June 17, 2009 If dad looks exhausted this Father's Day it could be due to his job, suggests new research that found many male employees are now pressured to work up to 40 hours of overtime—often unpaid— per week to stay competitive.
Women face the same pressures, but family obligations may force them to work fewer hours on the job, putting them at risk for demotions or even firings.
The new findings, published in the journal Gender & Society, add to the growing body of evidence that heightened competition in the workplace, combined with modern business practices, are resulting in near-unprecedented levels of overtime that may not even be productive in the long run.
"This clearly does not ease the situation for women and men who want to combine career and family-life," concluded lead author Patricia van Echtelt and colleagues. "Moreover, a growing body of literature shows that working long hours does not automatically lead to greater productivity and effectiveness, and thus not necessarily contributes to employers' needs but potentially harms the well-being of employees."
The extensive study looked at the working habits of 1,114 male and female Dutch employees. While the researchers indicate their findings could apply to other countries, they chose to focus on the Netherlands, where outside family support, such as childcare, has been unable to meet the growing demands.
Van Echtelt, a Netherlands Institute for Social Research scientist, and her team found that, among the survey respondents, 69 percent of all men worked overtime versus 42 percent of women. Women who work overtime do so at a rate that is about one-third lower than that of their male colleagues.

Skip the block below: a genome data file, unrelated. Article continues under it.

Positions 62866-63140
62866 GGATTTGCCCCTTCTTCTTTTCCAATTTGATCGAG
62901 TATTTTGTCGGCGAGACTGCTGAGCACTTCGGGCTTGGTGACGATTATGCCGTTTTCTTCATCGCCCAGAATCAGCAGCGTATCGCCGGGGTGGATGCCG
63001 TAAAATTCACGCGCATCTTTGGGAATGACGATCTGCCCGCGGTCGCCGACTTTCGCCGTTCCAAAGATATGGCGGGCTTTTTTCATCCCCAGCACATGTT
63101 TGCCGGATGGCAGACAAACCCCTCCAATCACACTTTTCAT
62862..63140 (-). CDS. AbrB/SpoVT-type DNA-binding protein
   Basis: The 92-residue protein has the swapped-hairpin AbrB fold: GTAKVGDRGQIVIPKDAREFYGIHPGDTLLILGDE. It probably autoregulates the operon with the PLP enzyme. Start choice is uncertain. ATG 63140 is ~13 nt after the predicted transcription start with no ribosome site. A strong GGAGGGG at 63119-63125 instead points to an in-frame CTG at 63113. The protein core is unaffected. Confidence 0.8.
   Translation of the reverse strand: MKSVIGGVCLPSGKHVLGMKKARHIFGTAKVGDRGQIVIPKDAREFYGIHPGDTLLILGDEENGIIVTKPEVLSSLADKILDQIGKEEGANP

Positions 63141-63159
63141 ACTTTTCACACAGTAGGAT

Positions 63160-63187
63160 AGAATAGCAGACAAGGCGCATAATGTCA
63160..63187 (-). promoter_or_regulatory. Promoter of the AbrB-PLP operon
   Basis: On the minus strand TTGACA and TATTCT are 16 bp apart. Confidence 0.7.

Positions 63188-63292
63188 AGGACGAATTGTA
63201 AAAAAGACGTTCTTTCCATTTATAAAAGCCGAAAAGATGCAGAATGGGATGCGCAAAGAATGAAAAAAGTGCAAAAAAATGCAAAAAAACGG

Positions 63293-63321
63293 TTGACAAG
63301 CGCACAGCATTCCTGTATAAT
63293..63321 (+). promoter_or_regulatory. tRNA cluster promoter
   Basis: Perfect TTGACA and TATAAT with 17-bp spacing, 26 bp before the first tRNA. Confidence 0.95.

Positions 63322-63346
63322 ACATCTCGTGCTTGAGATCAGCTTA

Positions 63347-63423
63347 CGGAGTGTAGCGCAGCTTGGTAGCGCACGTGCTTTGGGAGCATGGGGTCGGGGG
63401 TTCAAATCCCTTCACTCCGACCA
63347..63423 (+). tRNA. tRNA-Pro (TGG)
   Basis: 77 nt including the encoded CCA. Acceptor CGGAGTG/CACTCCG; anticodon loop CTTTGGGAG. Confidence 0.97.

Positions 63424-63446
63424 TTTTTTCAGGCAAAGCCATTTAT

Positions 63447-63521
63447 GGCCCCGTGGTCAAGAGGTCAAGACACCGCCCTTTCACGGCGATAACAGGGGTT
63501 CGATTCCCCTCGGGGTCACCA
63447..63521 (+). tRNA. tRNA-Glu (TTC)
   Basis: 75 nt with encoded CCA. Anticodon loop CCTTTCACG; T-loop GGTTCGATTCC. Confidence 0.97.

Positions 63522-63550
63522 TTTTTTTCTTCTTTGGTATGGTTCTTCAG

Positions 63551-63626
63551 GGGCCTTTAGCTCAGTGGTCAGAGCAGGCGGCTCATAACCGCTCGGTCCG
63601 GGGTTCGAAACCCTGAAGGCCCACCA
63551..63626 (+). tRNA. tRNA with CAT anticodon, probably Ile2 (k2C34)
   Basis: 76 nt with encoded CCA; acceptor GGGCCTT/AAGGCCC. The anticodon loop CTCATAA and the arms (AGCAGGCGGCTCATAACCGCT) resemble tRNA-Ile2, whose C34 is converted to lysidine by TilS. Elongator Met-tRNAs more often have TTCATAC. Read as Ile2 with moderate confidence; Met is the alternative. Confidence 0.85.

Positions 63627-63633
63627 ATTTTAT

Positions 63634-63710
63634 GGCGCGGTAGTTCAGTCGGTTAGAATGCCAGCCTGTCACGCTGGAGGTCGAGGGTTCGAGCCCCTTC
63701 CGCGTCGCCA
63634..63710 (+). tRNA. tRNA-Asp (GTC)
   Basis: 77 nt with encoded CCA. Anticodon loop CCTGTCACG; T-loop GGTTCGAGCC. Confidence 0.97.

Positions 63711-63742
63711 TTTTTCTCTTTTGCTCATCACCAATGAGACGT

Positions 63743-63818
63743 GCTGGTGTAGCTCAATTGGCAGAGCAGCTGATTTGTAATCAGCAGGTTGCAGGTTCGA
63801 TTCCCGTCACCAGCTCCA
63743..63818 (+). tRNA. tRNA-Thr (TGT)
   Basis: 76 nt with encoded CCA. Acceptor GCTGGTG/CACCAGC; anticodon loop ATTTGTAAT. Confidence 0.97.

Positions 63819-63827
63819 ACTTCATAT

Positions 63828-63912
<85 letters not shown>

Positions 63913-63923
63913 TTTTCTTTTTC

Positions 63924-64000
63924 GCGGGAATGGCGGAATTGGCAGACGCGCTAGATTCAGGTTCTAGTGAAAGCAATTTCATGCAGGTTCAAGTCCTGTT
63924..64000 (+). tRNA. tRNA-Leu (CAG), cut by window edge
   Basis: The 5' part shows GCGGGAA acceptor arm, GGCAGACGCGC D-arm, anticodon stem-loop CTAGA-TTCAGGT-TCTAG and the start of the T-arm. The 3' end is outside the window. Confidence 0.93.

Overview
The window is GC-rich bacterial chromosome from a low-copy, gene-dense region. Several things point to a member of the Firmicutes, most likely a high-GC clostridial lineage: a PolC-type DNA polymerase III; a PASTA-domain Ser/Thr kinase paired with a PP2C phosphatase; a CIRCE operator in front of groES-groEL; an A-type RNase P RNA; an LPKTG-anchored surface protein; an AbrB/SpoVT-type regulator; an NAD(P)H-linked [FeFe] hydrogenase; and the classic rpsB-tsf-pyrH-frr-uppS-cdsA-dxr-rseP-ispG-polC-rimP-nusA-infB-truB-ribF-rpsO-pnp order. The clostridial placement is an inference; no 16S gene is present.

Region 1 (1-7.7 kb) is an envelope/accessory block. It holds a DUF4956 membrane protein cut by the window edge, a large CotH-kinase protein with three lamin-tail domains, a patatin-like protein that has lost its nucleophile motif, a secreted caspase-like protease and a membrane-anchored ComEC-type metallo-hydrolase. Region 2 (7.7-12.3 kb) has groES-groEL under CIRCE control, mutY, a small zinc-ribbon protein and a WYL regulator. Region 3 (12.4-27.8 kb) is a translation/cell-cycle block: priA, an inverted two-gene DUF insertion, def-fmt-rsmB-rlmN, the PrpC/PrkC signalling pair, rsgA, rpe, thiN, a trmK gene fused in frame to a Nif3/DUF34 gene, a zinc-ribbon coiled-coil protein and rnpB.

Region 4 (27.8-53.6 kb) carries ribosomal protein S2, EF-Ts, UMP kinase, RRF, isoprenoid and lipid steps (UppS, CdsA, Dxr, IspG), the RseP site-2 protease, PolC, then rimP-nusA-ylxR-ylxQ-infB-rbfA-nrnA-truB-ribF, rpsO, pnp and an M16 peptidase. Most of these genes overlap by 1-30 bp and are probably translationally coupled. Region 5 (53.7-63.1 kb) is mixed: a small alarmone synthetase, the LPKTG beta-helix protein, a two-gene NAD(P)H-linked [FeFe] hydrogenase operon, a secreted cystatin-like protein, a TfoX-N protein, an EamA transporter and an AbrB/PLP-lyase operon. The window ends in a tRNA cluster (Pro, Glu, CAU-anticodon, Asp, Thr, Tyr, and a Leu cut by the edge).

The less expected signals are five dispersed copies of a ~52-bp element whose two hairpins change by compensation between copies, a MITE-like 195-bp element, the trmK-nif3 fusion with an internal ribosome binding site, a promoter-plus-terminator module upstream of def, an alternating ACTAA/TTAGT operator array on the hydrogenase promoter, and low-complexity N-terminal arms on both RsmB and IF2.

It's "usually explained by the continuing trend for women to be more involved in unpaid family work," the researchers noted. And even when partners share family chores, "men often characterize their contribution as 'helping' their wives, without feeling to have the main responsibility."
The researchers therefore predict families with more kids and at-home responsibilities will become "more constrained in their opportunities to indulge the 'choice' to work overtime."
Choice is turning into expectation at most companies built upon the "team work" model, with pressures coming from project teams, responsibility for meeting profit or production targets, imposed deadlines and employees left to manage their own careers. A separate study at a software engineering firm, for example, determined that interdependent work patterns, "a crisis mentality," and a reward system based on individual heroics led to "inefficient work processes and long working hours."
Cornell University's Youngjoo Cha, who led another U.S. data-based study accepted for publication in the American Sociological Review, found that if a husband works more than 60 hours a week, his wife is 42 percent more likely to leave her position.
Cha, who agrees with the Dutch findings, said, "The norm of overwork systematically disadvantages women, who are less likely to work long hours because of the expectation that they will have primary caregiving responsibilities and do more housework than men."
In future, van Echtelt and her team hope that businesses will value their "employees more for their efficiency and relational skills and less for their crisis mentality and working long hours."
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